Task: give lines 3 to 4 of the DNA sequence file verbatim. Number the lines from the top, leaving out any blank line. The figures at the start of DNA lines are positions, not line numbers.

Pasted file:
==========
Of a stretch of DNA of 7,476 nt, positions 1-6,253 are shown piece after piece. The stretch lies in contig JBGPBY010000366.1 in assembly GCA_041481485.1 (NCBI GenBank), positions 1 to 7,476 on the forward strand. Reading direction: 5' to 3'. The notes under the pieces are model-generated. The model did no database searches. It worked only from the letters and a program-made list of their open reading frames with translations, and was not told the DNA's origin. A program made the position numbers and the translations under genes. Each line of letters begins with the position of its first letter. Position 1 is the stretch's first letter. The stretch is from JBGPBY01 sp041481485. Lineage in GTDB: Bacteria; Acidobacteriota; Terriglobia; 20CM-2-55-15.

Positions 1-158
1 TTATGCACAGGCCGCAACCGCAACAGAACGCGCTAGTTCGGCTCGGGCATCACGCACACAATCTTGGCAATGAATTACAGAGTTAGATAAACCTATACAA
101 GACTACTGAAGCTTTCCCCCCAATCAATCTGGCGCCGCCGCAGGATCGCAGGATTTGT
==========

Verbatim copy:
1 TTATGCACAGGCCGCAACCGCAACAGAACGCGCTAGTTCGGCTCGGGCATCACGCACACAATCTTGGCAATGAATTACAGAGTTAGATAAACCTATACAA
101 GACTACTGAAGCTTTCCCCCCAATCAATCTGGCGCCGCCGCAGGATCGCAGGATTTGT